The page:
What is a seasonal allergy?
The definition of a seasonal allergy is an immune system reaction to a natural substance in the environment that occurs during a particular time of the year. The allergen, which triggers the allergy, “is released at a time point that’s associated with the growth of a plant.
- Itchy eyes
- runny nose
- scratchy throat
The difference between a seasonal allergy and other allergies
The difference between a seasonal allergy and other allergies is that a seasonal allergy will stop at some point, depending on where you live and the substance to which you’re allergic, Shearer explains. It may be harder to tell when a seasonal allergy begins and ends in the South because the seasons blend into one another, whereas in the North, the changing of the seasons is more distinct.
About the Condition
This condition, which occurs during the spring, summer, and early autumn and usually lasts for several weeks, is caused by pollens that enter the nasal passages and cause a hypersensitivity reaction. Conventional treatments include oral decongestants, antihistamines, topical steroid sprays, and desensitization.
Butterbur is a perennial shrub that grows in Europe, Asia, and North America. It is used primarily for migraine prevention and for chronic cough or asthma. The main active constituents are petasin and isopetasin which are believed to reduce smooth muscle spasm and have an anti-inflammatory effect. Butterbur also contains pyrrolizidine alkaloids which are associated with liver toxicity and carcinogenesis and considered unsafe. Extracts are available in which the pyrrolizidine alkaloids have been removed. Butterbur is often not the first complementary and alternative (CAM) treatment used for seasonal allergies such as hay fever. In fact, butterbur is in the same botanical family as ragweed and could theoretically trigger an allergic reaction.
Nettle (Urtica dioica): Nettle has enjoyed a long history as a treatment for seasonal allergies. Be careful not to confuse this herb with another species, U. Urens, which contains high levels of leukotrienes and histamine. If you decide you need an antihistamine but want a natural option, stinging nettle (Urtica dioica) behaves in much the same way as many of the drugs sold to treat allergies, but without the unwanted side effects of dry mouth and drowsiness. Nettle actually inhibits the body’s ability to produce histamine. It’s a common weed in many parts of the United States, but the most practical medicinal form is a freeze-dried extract of the leaves sold in capsules.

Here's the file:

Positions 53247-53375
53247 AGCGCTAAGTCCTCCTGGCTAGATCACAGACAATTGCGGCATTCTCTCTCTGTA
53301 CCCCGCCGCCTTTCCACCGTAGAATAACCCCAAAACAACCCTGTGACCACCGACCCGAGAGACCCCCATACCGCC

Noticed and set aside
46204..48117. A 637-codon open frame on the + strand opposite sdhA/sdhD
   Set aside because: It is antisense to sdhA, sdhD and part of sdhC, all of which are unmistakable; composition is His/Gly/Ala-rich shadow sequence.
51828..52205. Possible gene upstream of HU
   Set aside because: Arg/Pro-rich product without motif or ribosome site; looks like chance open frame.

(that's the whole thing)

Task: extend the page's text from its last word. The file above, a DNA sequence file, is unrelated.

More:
Echinacea (Echinacea purpurea): Also known as purple coneflower, this Native American herb is one of the best immune enhancing supplements you can take. Echinacea has been the subject of more than 50 years worth of study and has clearly demonstrated an ability to increase the production of a number of T-cells and their distribution in the blood.
Quercetin. A natural plant-derived compound called a bioflavonoid, quercetin helps stabilize mast cells and prevents them from releasing histamine. Quercetin also is a natural antioxidant that helps mop up molecules called free radicals that cause cell damage, which can lead to cancer. Citrus fruits, onions, apples, parsley, tea, tomatoes, broccoli, lettuce, and wine are naturally high in quercetin, but allergy sufferers will most likely need to use supplements to build up enough of this compound to prevent attacks. It’s best to start treatment six weeks before allergy season. Those with liver disease shouldn’t use quercetin, so please consult your doctor before using this or any other supplement — especially if you are pregnant or nursing.
Ephedra (Ephedra sinicia): Also known as mahuang, the generic name of this herb may be familiar since a synthetic version of its primary alkaloid, ephedrine, can be found in many conventional remedies as pseudoephedrine. This herb has been used to treat bronchial and inflammatory disorders in Chinese medicine for more than 5,000 years. In fact, ephedra is often used to treat asthma. Note: Ephedra can raise both systolic and diastolic blood pressure and can cause excitability in some individuals.
Garlic (Allium sativum): The antiviral properties of garlic have been well examined for many years. Recent Japanese studies have found that aged garlic extract stimulates NK activity and a potent antimicrobial action against bacteria and yeasts. Garlic owes its efficacy to allicin, a byproduct derived from the amino acid alliin reacting with the enzyme alliinase. The biosynthesis of these constituents, however, can be unstable in their natural state. Raw garlic is certainly good for you and has several health benefits to offer otherwise, but the enzyme necessary to produce allicin is usually destroyed in the stomach before the conversion can take place. For this reason, enteric-coated tablets of dried or powdered garlic tablets are the best form of supplementation to take advantage of this herb’s immune-boosting qualities. Note: Garlic, and other alliums can raise or lower blood sugar levels. Consult your health care practitioner if you are diabetic or hypoglycemic.